In the United States, we are considerably more skittish--the human body seems somehow a bit shameful. A beautiful woman in a tiny bathing suit might well get some rude and unwanted attention, including catty remarks by other women. The female body is the ultimate advertising sales tool in the U.S.: it is appealing, and also naughty. An irresistible combination! And a rather schoolboyish attitude.
In Saudi Arabia, Muslim women are expected to cover themselves completely in a long, billowing black robe (even when temperatures top 130 degrees fahrenheit.) Not only is the female body off-limits in art and advertising, but even women's faces are blurred out in posters and print ads. They look like they've been photographed through a foggy window, or else their face is heavily pixellated so as to be unrecognizable. Possibly this could be construed as a way to use the mysterious feminine "mystique" to sell widgets. But it also points to amazingly unsophisticated gender relations. Men are unaccustomed to actually seeing women and interacting with them on the street and in everyday life. So there is this notion that the very sight of bare skin would send a man into a rage of adolescent lust. It's laughable--and pathetic.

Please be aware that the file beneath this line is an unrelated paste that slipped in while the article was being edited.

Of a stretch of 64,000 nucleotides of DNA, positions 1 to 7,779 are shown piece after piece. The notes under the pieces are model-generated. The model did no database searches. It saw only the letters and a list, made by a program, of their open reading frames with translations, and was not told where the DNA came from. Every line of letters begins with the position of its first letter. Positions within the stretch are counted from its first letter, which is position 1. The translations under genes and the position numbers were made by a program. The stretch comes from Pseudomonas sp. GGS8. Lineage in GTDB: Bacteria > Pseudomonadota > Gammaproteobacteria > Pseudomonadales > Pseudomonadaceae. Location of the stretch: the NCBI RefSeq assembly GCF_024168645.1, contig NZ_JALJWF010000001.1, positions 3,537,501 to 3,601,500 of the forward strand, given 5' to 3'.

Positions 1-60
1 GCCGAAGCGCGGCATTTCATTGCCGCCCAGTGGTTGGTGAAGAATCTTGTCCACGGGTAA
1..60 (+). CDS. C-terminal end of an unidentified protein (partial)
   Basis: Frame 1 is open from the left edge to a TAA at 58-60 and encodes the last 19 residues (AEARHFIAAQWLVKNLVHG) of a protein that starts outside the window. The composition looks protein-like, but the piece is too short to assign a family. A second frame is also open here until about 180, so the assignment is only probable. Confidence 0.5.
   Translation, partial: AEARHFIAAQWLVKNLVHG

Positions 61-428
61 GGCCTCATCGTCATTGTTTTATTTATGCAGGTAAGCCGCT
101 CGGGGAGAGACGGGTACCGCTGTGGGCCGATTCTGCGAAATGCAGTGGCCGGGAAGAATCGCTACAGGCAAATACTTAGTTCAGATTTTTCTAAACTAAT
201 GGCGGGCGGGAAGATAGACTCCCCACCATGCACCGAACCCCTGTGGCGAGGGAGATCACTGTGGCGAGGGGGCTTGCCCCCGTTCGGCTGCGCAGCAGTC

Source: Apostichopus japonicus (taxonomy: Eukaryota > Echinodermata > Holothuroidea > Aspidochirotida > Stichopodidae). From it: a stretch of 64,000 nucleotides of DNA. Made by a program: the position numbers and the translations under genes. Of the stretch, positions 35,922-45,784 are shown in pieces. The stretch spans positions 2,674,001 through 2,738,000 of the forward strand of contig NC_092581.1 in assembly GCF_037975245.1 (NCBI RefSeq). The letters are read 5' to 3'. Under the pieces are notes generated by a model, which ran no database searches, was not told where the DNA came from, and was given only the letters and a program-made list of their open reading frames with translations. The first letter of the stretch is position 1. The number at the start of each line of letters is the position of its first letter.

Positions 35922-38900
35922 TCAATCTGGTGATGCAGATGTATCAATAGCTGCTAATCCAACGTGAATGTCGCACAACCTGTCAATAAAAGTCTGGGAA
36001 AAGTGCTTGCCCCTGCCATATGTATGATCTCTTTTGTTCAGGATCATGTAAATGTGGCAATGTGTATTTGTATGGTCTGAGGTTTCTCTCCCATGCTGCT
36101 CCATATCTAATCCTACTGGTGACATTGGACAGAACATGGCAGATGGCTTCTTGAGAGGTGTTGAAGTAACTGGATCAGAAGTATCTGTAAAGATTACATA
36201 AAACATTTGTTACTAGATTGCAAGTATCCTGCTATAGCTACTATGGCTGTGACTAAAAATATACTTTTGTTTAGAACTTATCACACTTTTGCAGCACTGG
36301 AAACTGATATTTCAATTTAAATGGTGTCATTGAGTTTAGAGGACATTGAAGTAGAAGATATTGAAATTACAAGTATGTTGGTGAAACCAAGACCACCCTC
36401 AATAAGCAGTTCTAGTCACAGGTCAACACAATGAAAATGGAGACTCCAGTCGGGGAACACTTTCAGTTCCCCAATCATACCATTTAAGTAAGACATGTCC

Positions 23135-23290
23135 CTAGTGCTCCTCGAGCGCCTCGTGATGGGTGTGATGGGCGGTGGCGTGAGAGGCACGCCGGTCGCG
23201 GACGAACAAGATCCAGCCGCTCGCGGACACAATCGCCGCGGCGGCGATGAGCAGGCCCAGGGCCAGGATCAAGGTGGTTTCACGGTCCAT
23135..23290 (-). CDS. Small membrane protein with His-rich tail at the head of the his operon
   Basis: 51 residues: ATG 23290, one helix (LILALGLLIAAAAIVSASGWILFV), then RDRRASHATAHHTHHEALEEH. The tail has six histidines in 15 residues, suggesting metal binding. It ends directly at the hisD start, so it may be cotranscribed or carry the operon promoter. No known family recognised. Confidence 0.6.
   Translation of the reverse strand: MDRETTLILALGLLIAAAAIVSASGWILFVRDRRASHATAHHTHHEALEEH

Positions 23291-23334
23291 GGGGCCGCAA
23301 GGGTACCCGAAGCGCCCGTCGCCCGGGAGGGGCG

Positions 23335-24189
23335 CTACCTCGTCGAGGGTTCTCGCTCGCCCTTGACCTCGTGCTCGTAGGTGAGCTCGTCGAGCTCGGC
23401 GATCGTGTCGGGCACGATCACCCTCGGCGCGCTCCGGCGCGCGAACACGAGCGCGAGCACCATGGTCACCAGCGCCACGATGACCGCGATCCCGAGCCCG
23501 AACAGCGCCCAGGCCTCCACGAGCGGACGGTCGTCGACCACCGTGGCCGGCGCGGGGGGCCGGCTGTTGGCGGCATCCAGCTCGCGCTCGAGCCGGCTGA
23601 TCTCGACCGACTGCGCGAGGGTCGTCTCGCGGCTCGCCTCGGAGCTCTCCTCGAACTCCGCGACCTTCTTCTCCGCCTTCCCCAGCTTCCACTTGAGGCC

All this rumination (and admitted over-generalization) about flirting around the world was pleasantly instigated by a night out with my friend Michelle. I met Michelle at yoga teacher training earlier this year in India, and recently we spent a week traveling together around the northern coast of Spain. A couple of those days were happily whiled away in San Sebastian, the urbane sea resort just south of the French border on the Atlantic coast. That night, we had a gorgeous dinner at a little restaurant in the cobblestoned section of town called Parte Vieja (according to Lonely Planet, Parte Vieja has more bars per square meter than anywhere else on earth). We lingered for three hours over a meal that included cod in a traditional, thickened olive oil sauce called "pil-pil," an arrangement of perfectly steamed fresh vegetables, and a light, naturally fizzy bottle of white wine. We talked about the definition of love, the meaning of marriage (Michelle is a newlywed), and the role of religion in shaping sexuality. You know, normal dinner conversation for a girls' night out!